Omicron Covid variant is unlikely to cause severe illness in people who have received the Pfizer vaccine, BioNTech chief says
Dr Ugur Sahin, co-founder of the Mainz, Germany-based company, told The Wall Street Journal on Tuesday that the variant can cause breakthrough infections at a higher rate.
However, once in the body, the variant would likely be destroyed.
Sahin believes that a vaccinated person will have the immune system capacity necessary to defeat the mutated virus, and encourages people to get their booster shots when they can.
Many experts have feared that the Covid vaccines would not effective against the variant because of how many mutations is has of the spike protein that the vaccines target.
Dr Ugar Sahin, co-founder of BioNTech, says the people who have received his companies vaccine – a joint effort with Pfizer – are safe from severe complications from the Omicron COVID-19 variant. Pictured: Sahin at a virtual awards show on March 18 in Berlin, Germany
Sahin explained that the vaccine provides a person with two layers of protection from the virus. The first layer prevents infection, and Omicron can get through that layer because of its many mutations. The second layer prevent complications from the virus, and BioNTech do not believe the variant’s mutations will allow it to evade those vaccine protections (file photo)
BioNTech initially developed its two-shot mRNA vaccine early in 2020, and partnered with U.S. based-Pfizer to distribute it around the world.
It was the first vaccine to earn emergency use authorization – and later full approval – in America, and is also the only vaccine available to people under the age of 18.
The shot has been administered 266 million times in the U.S. to fully vaccinate over 109 million people.
Sahin told the WSJ that the jab provides people with two levels of protection from the virus.
First, it generates Covid antibodies that helps a person’s immune system prevent the virus from infecting cells if a person is exposed.
This first layer is focused on the virus’s spike protein, which attaches itself to cells and infects them.
Omicron has more than 30 mutations on its spike protein, giving it the ability to evade the first layer of protection.
Protection from the infection is also found to wane over time, as antibodies provided by the vaccine diminish, making a fully vaccinated person more vulnerable to a breakthrough infection.
The second layer of protection remains strong against the variant, though.
After infection, a second wave of protection arrives, as immune cells in the body work to destroy infected cells.
The BioNTech chief does not believe that the variant can evade this second level of protection.
‘If a virus achieves immune escape, it achieves it against antibodies, but there is the second level of immune response that protects from severe disease – the T-cells,’ he said.
‘Even as an escape variant, the virus will hardly be able to completely evade the T-cells.’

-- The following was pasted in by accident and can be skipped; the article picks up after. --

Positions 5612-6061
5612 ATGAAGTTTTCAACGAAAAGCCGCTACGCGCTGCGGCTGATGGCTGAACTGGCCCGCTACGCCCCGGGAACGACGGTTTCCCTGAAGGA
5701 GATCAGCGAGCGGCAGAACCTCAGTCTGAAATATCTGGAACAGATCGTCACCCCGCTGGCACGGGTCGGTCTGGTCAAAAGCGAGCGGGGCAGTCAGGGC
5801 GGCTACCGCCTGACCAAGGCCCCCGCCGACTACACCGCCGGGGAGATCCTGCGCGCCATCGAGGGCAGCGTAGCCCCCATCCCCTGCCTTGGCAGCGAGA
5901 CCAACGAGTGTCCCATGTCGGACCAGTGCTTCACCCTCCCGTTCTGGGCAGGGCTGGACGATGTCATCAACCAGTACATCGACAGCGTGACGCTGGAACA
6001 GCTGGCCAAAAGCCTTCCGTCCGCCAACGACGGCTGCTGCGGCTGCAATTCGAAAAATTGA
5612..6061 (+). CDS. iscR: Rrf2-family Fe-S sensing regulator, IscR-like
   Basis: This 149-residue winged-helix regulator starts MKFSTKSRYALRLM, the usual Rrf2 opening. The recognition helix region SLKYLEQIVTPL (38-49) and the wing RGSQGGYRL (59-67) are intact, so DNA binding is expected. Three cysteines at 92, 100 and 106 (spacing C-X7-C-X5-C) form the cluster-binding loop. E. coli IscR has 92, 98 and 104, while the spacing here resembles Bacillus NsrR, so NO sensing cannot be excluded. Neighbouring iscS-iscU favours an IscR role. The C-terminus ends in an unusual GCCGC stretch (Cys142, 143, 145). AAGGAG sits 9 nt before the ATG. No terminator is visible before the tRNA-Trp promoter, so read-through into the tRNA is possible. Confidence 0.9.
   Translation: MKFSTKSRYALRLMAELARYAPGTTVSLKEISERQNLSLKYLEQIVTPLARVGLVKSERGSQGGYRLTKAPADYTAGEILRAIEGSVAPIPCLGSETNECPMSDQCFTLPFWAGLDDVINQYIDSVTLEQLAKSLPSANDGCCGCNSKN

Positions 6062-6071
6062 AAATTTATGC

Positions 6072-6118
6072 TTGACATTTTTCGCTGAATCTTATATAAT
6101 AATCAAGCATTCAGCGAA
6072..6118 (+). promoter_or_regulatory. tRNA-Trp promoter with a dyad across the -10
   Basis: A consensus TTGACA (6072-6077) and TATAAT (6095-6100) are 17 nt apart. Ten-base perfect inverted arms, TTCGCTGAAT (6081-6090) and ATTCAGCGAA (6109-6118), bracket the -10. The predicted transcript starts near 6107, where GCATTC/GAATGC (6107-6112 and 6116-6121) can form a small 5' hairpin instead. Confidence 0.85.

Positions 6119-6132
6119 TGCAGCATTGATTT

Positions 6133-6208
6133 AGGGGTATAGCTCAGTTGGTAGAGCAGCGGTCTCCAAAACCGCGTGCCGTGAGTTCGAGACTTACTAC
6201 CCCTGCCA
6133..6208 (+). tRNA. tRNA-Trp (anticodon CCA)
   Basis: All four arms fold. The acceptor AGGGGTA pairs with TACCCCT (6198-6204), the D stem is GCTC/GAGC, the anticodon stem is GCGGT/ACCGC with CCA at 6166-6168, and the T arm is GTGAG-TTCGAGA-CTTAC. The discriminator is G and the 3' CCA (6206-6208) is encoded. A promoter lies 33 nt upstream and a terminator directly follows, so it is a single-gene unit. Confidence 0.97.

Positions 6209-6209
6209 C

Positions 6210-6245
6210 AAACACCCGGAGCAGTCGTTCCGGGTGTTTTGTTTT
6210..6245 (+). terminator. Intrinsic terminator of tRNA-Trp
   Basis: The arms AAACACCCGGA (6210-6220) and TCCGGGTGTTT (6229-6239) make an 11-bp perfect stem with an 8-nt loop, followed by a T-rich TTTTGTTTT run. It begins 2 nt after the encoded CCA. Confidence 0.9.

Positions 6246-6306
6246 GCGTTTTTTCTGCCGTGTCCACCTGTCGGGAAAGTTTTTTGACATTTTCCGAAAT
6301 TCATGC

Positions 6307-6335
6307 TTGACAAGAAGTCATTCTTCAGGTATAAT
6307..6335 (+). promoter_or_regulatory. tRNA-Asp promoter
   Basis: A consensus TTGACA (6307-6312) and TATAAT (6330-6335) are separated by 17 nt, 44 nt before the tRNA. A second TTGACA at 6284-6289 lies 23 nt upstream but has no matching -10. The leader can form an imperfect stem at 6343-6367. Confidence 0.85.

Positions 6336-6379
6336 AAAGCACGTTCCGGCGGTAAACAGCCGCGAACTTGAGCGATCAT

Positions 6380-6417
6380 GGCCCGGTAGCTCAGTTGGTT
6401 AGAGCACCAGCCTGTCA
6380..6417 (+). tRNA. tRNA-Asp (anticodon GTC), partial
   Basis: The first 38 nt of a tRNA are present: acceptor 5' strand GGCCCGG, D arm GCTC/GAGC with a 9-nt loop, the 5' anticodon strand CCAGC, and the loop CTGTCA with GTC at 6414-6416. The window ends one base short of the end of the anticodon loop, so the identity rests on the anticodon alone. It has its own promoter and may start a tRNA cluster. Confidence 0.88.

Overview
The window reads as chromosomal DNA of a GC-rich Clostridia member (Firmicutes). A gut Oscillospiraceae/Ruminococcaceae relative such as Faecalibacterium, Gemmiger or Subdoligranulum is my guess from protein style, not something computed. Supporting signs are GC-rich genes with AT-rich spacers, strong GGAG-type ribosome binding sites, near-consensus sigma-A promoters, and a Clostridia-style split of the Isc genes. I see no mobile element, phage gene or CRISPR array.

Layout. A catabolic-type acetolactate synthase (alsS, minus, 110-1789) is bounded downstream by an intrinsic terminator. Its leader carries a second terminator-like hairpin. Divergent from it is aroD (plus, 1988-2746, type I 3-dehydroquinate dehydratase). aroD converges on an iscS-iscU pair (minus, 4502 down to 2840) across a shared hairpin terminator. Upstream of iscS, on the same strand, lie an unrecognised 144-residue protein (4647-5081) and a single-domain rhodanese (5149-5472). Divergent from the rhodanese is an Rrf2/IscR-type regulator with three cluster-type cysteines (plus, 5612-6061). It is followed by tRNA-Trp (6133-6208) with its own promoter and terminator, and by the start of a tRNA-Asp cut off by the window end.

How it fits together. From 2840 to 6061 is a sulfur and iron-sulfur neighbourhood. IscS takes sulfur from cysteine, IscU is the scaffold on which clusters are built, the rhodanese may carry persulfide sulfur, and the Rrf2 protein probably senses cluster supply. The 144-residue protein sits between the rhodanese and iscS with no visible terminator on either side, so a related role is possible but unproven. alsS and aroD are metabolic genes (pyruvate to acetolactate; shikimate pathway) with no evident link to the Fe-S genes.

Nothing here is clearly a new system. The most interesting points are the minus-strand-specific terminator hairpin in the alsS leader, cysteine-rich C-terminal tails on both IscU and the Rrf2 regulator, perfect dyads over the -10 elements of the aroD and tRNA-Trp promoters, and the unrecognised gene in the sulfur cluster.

It is a reassuring signal from a leading vaccine expert after a week of fears caused by the discovery of the new variant.
Omicron was first detected by South African health officials last week and is believed to have originated in Botswana.
American officials acted quickly, and President Joe Biden halted travel from South Africa, Botswana, and fiver other African nations in the region starting Monday.
Many other countries made similar moves, but it has not prevented the variant from spreading.
At least 200 cases of Omicron have been detected in 18 countries, including the UK and Canada.
While it has not yet been sequenced in the U.S., some health experts are sure it has found its way into the country, and it is just waiting to be found.
BioNTech announced Monday that it is working on an Omicron specific vaccine, but for now Sahin encourages people to protect themselves by getting a Covid booster shot.
‘We have a plan to administer a third shot to people, and we must stick to this plan and speed it up,’ he told WSJ.
‘Whether or not we will need extra protection by an adapted vaccine, this remains to be seen, later.’
Why is the new Omicron variant so scary?
What is so concerning about the variant?
Experts say it is the ‘worst variant they have ever seen’ and are alarmed by the number of mutations it carries.
The variant — which the World Health Organization has named Omicron — has 32 mutations on the spike protein — the most ever recorded and twice as many as the currently dominant Delta strain.
Experts fear the changes could make the vaccines 40 per cent less effective in a best-case scenario.
This is because so many of the changes on B.1.1.529 are on the virus’s spike protein.
The current crop of vaccines trigger the body to recognise the version of the spike from older versions of the virus.
The Botswana variant has around 50 mutations and more than 30 of them are on the spike protein. The current crop of vaccines trigger the body to recognize the version of the spike protein from older versions of the virus. But the mutations may make the spike protein look so different that the body’s immune system struggles to recognize it and fight it off. And three of the spike mutations (H665Y, N679K, P681H) help it enter the body’s cells more easily. Meanwhile, it is missing a membrane protein (NSP6) which was seen in earlier iterations of the virus, which experts think could make it more infectious. And it has two mutations (R203K and G204R) that have been present in all variants of concern so far and have been linked with infectiousness
But because the spike protein looks so different on the new strain, the body’s immune system may struggle to recognise it and fight it off.
It also includes mutations found on the Delta variant that allow it to spread more easily.